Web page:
The nature of OrdinalIgnoreCase vs. intuitive expectations

by Michael S. Kaplan, published on 2007/04/25 11:39 -04:00, original URI:

A while back Patrick asked me:

Hi Michael,

Please forward if you’re not the right person to ask the question…

Let’s say I have the following code snippet.

int comparison = String.Compare( x, y, StringComparison.CurrentCultureIgnoreCase);
if (comparison == 0) {
      comparison = String.Compare( x, y, StringComparison.OrdinalIgnoreCase);

If you compare “A” and “a”, the compared results are the same (i.e. comparison=0 NO MATTER if you use current culture or OrdinalIgnoreCase). If you passed in the Turkish I (i.e. "I" and "ı" ), the first comparison result is 0 (using current culture ignore case). Since it’s 0, the code does further comparison and the value is -232 (using ordinalIgoreCase).

Since Turkish "I" and "ı", are just upper/lower case, should the 2nd comparison return 0 as well?


Well, Patrick is right about the way casing in Turkic works (ref: The [Upper]Case of the Turkish İ (or: Casing, the 2nd)).

But one of the core ideas in both Ordinal and OrdinalIgnoreCase comparisons is that they stay independent of culture-specific differences, so the casing operation is independent of culture.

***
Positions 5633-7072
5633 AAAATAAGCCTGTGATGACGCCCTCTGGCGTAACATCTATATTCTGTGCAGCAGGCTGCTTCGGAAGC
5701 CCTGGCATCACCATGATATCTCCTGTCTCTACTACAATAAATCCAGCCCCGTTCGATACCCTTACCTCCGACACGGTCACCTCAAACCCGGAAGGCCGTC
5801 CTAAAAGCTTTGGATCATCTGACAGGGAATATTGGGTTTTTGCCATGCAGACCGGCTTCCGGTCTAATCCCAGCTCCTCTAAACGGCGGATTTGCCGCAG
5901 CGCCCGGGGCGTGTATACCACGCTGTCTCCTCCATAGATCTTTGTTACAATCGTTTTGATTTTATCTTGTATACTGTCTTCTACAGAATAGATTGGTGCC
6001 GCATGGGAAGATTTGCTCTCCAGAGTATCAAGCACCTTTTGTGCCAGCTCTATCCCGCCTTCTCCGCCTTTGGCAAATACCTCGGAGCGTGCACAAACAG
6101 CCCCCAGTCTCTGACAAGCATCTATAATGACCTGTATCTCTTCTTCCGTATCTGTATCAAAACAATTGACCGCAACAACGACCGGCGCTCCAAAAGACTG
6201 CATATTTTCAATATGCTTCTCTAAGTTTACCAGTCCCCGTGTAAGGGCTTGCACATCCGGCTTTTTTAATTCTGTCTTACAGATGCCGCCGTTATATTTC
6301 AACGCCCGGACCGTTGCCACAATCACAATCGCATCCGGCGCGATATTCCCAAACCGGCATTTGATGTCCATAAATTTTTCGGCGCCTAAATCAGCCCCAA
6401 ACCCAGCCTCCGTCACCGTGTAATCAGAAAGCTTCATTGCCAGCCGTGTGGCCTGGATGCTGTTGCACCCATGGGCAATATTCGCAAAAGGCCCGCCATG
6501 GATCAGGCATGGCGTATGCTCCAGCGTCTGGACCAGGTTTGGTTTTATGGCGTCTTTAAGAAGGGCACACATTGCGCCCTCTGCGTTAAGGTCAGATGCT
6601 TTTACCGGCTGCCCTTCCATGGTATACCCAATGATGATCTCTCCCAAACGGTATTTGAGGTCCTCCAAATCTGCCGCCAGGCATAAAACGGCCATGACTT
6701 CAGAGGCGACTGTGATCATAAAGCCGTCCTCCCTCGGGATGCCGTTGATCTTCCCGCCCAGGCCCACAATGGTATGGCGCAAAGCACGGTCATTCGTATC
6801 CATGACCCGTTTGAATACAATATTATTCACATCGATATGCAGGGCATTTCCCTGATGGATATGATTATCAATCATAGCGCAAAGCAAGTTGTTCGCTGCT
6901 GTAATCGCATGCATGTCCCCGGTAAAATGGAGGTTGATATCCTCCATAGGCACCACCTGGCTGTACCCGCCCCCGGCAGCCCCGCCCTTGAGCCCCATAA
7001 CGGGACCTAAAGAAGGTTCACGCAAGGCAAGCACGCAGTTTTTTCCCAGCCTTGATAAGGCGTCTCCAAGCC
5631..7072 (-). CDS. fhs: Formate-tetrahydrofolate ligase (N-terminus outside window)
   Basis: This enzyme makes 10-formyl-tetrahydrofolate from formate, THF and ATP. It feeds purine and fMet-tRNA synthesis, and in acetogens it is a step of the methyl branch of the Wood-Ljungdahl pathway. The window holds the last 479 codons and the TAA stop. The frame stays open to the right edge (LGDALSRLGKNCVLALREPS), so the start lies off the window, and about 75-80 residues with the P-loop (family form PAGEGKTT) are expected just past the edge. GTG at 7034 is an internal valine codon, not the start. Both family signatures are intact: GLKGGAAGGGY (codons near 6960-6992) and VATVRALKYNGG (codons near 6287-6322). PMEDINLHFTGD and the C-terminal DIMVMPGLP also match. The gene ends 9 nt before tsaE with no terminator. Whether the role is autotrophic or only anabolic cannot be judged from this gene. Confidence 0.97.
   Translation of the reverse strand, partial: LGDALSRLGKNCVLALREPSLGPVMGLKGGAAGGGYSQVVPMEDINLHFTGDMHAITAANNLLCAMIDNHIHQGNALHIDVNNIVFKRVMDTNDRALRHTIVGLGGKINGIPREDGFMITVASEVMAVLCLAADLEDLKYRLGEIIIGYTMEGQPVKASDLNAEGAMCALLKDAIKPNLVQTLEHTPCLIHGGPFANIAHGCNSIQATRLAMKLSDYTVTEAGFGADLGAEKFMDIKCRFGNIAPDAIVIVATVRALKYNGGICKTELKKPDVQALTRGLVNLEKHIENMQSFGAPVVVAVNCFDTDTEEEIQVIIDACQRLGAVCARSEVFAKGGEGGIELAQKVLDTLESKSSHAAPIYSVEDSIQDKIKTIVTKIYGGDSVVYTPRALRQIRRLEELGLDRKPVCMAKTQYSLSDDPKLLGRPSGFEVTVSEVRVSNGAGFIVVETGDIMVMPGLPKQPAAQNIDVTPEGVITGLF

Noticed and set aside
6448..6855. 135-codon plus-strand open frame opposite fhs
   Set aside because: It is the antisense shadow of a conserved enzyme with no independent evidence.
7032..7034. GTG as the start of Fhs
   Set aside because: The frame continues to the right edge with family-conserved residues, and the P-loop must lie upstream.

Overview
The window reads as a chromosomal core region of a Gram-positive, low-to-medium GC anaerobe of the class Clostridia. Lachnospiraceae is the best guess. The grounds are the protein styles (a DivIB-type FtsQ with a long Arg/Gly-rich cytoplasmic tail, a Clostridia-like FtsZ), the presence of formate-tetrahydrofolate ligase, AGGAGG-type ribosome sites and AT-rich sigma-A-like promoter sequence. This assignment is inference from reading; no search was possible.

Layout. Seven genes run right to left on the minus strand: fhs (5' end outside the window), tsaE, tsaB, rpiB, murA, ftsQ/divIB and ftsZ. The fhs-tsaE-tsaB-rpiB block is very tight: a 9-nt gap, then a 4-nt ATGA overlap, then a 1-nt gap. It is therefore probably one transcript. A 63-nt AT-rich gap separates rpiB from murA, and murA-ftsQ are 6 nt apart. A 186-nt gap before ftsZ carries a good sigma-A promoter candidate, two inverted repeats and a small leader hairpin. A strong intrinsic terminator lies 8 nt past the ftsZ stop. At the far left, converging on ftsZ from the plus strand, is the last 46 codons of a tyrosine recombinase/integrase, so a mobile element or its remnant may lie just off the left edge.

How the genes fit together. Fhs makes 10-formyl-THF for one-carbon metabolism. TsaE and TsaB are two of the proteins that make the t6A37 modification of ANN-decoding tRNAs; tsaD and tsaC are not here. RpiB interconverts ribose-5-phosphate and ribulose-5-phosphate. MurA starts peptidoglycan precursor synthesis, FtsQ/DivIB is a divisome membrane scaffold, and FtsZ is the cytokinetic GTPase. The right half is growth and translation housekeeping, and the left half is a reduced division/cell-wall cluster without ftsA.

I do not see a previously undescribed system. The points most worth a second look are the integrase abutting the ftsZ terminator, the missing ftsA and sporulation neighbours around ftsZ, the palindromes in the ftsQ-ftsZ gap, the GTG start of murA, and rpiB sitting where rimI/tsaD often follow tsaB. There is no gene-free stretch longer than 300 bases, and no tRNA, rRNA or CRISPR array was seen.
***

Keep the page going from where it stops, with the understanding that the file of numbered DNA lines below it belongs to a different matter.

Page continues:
(Starting in .NET 2.0, the casing for OrdinalIgnoreCase even uses the operating system tables, which means on Vista it even uses the tables that were updated (first to 4.1 and then to 5.0!)

But it actually shows how weird OrdinalIgnoreCase really is, doesn't it? I mean, Ordinal is bad enough in its current form, add in casing and then all bets are off.

Just think of the operation as quite Некультурные....


This post brought to you by İ (U+0130, a.k.a. LATIN CAPITAL LETTER I WITH DOT ABOVE)

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2007/10/08 The roadꂸ to the solution starts with identifying the actual problem.NET

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